The youth of my motherhood in Gurgaon

The crazy, futuristic city now has enough past for memories


A view of DLF Cyber City, Gurgaon. Photo: Parveen Kumar/Hindustan Times
A view of DLF Cyber City, Gurgaon. Photo: Parveen Kumar/Hindustan Times

My husband and I first came to live in Gurgaon in early 1999. We had two little girls then, one three years old and one just a few months short of her first birthday. We had been living with my in-laws earlier, in a big lonely bungalow on Delhi’s Ashoka Road with virtually no neighbours, so we were really excited about the fact that our children would now have Friends (most definitely capital F!) to play with.

We stayed in one of those cottagey little houses in the very charming National Media Centre, and enthusiastically invited every child we met in the park to Nayantara’s first birthday party.

Everybody came. And brought friends. Who brought their friends. And their didi-bhaiyas. The party was a total rager. By the time the century turned, we’d had lots more parties and I was pregnant with my third child. Yeah, NMC totally rocked.

I find it so funny, when I look back now, that Eppa (our cook, nanny, conscience-keeper and confidante) used to grumble that “you have bought me to a village, Anuja, there is nothing here, no bright lights, no cinema, no shops, not even a bhikari-ki-dukaan.”

Today, the National Media Centre is still right where it was, holding out against the insane commercial sprawl that surrounds it with the stubbornness of the little Gaulish village holding out against the Roman empire. But the rest of Gurgaon has changed completely.

In 2002, we moved into our own little bit of Gurgaon-in-the-sky, in what rickshaw-wallahs still insist on calling either Embassy apartments or MBNC apartments.

Ambience Apartments, flanked by the Rajokri greens on one side and the Ambience Mall on the other, was a great place to bring up our children. And as they grew, so did Gurgaon, like a weird, suburban subversion of the Midnight’s Children device, children and city experiencing growth pains together, one sprouting fancily named townships (Beverly! Belvedere! Magnolia!) and flyovers and overflowing manholes, the other breaking out into long, coltish limbs, acne and angst.

But no matter how fancy our shopping options grew (and they did grow fancy, with Fitness First and Frozen Yoghurt and Accessorize now blooming where earlier there used to be a swamp filled with crickets and jugnu and nilgai), we never stopped shopping at the little U-block market in DLF Phase 3. Our tailors were there, and our toy shop and our kirana store—we bought our Diwali crackers there and our Holi pichkaaris too. Simple joy was all about driving down to the U-block Market on a sunny winter afternoon, looking forward to picking up a newly stitched katori-cut sari blouse and maybe eating a plate of (sadly erratic) aloo tikki.

And then Haldiram came to Ambience (or MBNC or Embassy) Mall and our joy was complete. From that year on my NRI mother stopped hankering after the “old Delhi” of CP and Sarojini and Bengali Market and grew content with visiting me at 122002.

Shopping was (and still is) great in Gurgaon. For furniture there’s the very Amar-Colony-like furniture market, right there on the road in Sikandarpur. I love the bookshelves and the desks and the armchairs they sell—all made from sheesham (rosewood), which I suspect is mostly mango. I once watched a pivotal India-Pakistan match with the dudes from one shop there (they came home to deliver a dining table, started watching the match and didn’t leave till it was over. India won). Oh, and on either side of the furniture shops, there are nurseries from which I bought gloriously flowering potted plants every year, with so much hope and optimism, only to watch them be abused by pigeons in my balconies and then wither and die. But how much joy they gave me while they lasted!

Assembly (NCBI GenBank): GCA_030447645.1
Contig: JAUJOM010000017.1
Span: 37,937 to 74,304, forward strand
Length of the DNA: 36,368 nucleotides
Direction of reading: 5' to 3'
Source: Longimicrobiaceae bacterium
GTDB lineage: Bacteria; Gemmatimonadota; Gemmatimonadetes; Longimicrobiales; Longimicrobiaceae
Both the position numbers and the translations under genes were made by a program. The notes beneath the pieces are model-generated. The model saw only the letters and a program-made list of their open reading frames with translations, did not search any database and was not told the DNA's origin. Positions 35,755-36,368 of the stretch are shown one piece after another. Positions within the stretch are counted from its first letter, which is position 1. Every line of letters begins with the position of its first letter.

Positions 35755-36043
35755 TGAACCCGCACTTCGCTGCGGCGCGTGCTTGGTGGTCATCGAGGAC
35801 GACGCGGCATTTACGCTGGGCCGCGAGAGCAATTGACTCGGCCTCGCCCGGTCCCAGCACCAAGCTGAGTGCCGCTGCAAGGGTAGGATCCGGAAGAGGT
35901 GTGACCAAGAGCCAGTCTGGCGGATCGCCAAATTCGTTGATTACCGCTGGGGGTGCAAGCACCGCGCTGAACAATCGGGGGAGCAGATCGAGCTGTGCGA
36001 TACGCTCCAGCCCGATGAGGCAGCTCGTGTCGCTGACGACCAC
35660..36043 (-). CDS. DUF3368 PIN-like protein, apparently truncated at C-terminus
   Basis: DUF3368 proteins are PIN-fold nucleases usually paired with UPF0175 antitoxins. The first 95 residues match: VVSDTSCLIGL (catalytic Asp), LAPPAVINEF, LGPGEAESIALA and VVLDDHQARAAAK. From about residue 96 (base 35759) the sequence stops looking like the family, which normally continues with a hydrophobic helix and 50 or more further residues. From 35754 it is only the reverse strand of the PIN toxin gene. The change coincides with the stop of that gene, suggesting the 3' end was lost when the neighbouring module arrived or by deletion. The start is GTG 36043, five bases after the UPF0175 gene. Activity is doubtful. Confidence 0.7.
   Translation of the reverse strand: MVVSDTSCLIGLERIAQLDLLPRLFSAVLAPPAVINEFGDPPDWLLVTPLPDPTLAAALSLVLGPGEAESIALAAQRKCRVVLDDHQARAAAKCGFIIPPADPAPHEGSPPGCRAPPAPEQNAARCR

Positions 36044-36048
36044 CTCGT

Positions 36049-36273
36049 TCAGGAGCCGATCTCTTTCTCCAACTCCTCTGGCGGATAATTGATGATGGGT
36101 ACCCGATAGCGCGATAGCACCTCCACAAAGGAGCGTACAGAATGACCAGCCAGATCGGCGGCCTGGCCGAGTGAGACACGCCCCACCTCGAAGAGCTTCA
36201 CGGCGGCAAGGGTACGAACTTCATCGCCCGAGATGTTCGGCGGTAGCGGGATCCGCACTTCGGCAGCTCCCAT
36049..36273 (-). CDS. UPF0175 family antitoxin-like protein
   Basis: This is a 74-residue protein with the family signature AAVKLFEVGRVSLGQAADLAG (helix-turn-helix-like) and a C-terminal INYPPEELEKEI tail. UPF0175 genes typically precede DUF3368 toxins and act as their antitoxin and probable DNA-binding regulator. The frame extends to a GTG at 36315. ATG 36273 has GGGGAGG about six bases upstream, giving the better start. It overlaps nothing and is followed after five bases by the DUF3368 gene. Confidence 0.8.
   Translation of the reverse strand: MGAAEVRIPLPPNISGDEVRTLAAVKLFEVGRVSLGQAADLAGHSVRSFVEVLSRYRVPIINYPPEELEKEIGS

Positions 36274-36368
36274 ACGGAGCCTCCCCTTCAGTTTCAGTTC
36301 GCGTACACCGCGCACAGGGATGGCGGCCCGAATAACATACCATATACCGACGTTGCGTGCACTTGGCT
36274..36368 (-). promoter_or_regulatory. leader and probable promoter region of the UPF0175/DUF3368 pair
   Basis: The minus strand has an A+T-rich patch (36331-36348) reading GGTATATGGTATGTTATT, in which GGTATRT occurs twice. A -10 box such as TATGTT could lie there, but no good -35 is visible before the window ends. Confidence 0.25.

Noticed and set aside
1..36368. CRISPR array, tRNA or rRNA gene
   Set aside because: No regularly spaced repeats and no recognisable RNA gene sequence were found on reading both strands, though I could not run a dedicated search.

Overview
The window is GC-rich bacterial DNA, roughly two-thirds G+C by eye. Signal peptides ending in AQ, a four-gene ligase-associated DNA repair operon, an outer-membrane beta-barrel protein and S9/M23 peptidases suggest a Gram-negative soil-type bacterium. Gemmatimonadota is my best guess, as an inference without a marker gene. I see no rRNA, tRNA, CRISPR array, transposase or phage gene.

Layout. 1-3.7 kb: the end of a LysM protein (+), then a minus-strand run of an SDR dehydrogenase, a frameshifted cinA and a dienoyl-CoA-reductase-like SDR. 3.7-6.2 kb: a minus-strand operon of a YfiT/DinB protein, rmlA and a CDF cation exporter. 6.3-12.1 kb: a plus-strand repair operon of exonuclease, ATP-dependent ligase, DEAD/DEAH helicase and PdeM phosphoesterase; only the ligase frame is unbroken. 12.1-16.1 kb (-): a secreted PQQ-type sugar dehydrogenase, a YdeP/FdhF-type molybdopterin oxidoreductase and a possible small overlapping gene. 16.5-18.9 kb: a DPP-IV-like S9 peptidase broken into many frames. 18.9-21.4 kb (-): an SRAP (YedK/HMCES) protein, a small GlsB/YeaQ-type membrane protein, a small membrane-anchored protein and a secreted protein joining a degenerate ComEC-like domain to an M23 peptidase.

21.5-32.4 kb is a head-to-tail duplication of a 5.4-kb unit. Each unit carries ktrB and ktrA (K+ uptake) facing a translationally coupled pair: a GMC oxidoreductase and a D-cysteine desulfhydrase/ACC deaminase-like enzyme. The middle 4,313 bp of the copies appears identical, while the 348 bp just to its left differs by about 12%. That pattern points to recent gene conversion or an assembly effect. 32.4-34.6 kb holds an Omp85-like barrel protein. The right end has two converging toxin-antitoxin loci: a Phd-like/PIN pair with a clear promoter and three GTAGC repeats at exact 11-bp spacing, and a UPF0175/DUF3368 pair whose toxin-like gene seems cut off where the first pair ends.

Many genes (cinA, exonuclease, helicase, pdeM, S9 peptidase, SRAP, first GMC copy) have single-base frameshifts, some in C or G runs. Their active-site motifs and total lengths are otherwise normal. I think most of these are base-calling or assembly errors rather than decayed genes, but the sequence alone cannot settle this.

What else? Vikram Seth once described A Suitable Boy as “that monstrous book which gouged out my thirties”. Well, the Jaipur highway toll gate was my Suitable Boy, I spent most of my 30s waiting for the traffic at the damn thing to clear.

There are memories of the morning run from home to school (Vasant Valley School in Vasant Kunj) with my eldest, a very picky eater—coaxing her to swallow her first bite of omelette before the Shiv Murti, her second bite of omelette before Radisson Hotel, her third bite before the Indian Spinal Injuries Centre and dropping her off at the school gate with the fourth and final bite still in her mouth.

There are Diwali nights spent sitting on the roof of the bathroom of the Ambience swimming pool, watching fireworks explode over the NCR, there are karate classes on hot summer evenings in the shade of the kachnar trees, there is the stink of sewage and the scent of harsingar, there is Somvir Driver (who lost two whole lakhs playing teen patti with the other drivers) and Ravindar Driver (my husband’s BFF till date), there is plotting and scheming and triumphing and weeping as I trotted my daily mullah-ki-daud from JWT, where I worked, to Pepsi and back to JWT.

Basically, there is my children’s entire childhood and my entire youth.

Anuja Chauhan is the author of, most recently, The House That BJ Built.

This is a fortnightly column on writers and their connection with a home they left behind.

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